At the core of human nature is a fundamental dis-ease, a nagging loneliness, an incessant desire for more. St Augustine summed it up beautifully when he said: “You have made us for yourself, O God, and our hearts are restless until they find their rest in you”. The soul’s restless longing for love, for goodness, beauty, and truth, is due to humanity’s fundamental longing for God. That is how we are made, and that God-shaped lack can only be satisfied by God, and ultimately we will only find rest “in the bosom of Abraham”, in heaven.
As Jesus’ reference to the rich man’s costly “purple garments and fine linen” suggests, some people hope that wealth and ‘retail therapy’, drugs, drink, fancy holidays and the latest gadget, will alleviate the soul’s ache. Others turn to sexual gratification. Jeremiah’s reference to the one who “seeks his strength in flesh” suggests that some use sex and power as means to escape from the soul’s angst. None of these work, of course, and one is eventually left feeling like “a salt and empty earth”: empty, life-less and drained. For only God, who alone understands the human heart, can slake the soul’s thirst. The psalmist perceived this essential truth when he said: “O God, you are my God, for you I long; for you my soul is thirsting. My body pines for you like a dry, weary land without water” (Psalm 62:1-2).
Many of us may already know this, but nevertheless, we still repeatedly reach out for lesser goods, deluded into thinking that many of those will fill the God-shaped hole in our lives; but only living water, Goodness itself, can quench the thirsty, parched soul. At our Baptism, and again in Confirmation, Christ poured out his loving Spirit into our souls to quench and refresh us. Thus, we have been rooted in the living water of the Spirit who gives us strength to endure all things, as Lazarus did. When we feel restless and long for more, it is really more of God that we want and need: let us reach out, then, for the God who unfailingly desires us.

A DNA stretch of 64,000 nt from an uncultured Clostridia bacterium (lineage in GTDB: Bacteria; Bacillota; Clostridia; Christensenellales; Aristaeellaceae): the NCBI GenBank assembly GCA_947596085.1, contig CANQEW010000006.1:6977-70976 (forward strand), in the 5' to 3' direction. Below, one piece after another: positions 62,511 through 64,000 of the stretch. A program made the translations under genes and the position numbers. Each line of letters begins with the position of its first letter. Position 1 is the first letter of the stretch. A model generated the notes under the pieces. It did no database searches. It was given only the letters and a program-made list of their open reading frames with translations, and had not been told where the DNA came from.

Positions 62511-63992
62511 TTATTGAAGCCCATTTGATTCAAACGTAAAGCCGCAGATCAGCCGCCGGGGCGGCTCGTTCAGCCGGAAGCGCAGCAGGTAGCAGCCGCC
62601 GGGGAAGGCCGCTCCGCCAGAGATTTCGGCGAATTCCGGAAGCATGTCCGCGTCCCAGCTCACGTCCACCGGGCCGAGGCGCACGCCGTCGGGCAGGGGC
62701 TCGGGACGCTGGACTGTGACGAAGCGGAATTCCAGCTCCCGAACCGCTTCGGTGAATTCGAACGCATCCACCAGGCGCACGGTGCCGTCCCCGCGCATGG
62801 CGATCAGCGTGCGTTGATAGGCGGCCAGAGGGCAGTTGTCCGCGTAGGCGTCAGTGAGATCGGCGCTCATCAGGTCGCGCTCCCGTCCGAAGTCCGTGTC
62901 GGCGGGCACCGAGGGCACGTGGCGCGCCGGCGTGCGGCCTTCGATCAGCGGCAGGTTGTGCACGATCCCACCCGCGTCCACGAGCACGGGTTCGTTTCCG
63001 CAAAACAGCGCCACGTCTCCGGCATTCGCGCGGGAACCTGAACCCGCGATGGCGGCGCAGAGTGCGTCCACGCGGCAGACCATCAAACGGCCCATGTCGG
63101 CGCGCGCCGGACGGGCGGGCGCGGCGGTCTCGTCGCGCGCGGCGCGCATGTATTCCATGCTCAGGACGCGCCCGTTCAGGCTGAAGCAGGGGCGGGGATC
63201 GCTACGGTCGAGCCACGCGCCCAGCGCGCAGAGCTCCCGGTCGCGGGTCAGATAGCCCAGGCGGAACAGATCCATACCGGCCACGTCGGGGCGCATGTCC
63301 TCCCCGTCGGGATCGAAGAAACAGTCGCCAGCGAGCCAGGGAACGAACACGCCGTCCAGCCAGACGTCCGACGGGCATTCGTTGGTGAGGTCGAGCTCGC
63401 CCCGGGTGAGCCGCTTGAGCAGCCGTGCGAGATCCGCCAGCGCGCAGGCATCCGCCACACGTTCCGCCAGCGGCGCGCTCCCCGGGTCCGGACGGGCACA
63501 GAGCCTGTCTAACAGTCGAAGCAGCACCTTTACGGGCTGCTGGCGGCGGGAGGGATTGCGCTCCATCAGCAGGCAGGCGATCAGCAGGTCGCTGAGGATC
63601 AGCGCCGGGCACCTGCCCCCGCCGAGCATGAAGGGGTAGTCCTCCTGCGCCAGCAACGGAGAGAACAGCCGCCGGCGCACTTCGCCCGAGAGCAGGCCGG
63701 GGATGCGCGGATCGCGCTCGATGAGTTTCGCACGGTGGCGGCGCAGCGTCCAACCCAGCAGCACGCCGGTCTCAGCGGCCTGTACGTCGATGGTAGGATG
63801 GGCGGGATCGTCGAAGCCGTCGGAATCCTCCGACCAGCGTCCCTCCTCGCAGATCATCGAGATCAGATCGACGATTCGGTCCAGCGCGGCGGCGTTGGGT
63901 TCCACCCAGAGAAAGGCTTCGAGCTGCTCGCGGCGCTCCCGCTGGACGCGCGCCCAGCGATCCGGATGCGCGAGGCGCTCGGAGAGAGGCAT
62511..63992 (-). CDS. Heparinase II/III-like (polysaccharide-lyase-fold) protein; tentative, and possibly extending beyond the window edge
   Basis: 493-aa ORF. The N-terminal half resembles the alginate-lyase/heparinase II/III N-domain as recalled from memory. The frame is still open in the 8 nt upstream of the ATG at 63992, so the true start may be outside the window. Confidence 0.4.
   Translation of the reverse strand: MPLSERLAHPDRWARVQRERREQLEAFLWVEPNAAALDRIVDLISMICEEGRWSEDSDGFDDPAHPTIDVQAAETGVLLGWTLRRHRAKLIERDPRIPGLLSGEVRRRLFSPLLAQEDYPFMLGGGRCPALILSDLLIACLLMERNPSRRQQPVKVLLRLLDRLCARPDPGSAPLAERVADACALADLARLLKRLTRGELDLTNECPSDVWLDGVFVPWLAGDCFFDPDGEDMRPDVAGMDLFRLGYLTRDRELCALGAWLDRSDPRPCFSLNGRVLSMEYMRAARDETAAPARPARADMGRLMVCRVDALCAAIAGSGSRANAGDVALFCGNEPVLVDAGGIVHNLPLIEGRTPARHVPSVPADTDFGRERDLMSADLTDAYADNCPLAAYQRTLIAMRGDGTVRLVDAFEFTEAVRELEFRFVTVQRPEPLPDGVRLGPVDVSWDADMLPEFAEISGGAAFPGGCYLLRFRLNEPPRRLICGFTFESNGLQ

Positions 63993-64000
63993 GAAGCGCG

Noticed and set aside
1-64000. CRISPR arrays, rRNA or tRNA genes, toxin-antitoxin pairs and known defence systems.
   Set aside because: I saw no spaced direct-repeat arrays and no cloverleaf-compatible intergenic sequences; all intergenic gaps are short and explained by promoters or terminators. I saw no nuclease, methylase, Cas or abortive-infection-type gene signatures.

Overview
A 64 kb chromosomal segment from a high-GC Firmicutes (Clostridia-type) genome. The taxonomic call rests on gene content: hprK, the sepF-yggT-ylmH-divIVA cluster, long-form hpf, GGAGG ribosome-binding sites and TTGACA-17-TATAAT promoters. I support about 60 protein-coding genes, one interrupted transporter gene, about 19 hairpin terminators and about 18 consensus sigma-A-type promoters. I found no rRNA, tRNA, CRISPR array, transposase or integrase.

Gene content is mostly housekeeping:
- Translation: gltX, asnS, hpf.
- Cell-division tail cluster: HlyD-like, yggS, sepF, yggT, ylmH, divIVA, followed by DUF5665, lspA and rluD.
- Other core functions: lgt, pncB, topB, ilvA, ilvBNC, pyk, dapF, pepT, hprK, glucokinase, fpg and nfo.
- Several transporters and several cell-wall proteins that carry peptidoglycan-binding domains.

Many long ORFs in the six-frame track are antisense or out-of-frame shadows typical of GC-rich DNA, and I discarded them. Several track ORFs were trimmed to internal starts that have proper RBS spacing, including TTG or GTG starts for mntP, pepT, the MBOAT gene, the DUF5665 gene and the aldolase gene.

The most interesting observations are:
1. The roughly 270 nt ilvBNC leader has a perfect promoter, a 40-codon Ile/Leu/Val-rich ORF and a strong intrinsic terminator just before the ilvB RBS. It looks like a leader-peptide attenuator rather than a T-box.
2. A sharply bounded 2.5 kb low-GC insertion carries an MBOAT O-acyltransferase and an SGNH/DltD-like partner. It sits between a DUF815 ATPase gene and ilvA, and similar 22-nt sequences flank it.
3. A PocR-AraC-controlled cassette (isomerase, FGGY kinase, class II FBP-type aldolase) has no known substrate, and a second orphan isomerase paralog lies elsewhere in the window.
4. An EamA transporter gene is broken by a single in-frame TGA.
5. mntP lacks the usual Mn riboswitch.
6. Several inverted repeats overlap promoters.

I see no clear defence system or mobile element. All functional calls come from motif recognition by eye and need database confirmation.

This Easter, many catechumens, having emerged from the barren desert of Lent and their lives, will be plunged into the waters of Baptism, and the rest of us will renew our baptismal vows. To prepare for that, let us recall how at our own Baptism we first placed our hope in God, becoming “like a tree planted beside the waters, that stretches out its roots to the stream”. Let us return to God, place our trust in Him, and ask the Holy Spirit to fill our lives and “water that which is dry” in our lives, so that we may be fruitful and savour the sweetness of eternal life.
O God, early in the morning I cry to you.
Help me to pray
And to concentrate my thoughts on you:
I cannot do this alone.
In me there is darkness,
But with you there is light;
I am lonely, but you do not leave me;
I am feeble in heart, but with you there is help;
I am restless, but with you there is peace.
In me there is bitterness, but with you there is patience;
I do not understand your ways,
But you know the way for me...
Restore me to liberty,
And enable me to live now
That I may answer before you and before me.
Lord, whatever this day may bring,
Your name be praised. Amen
Dietrich Bonhoeffer (1906-1945)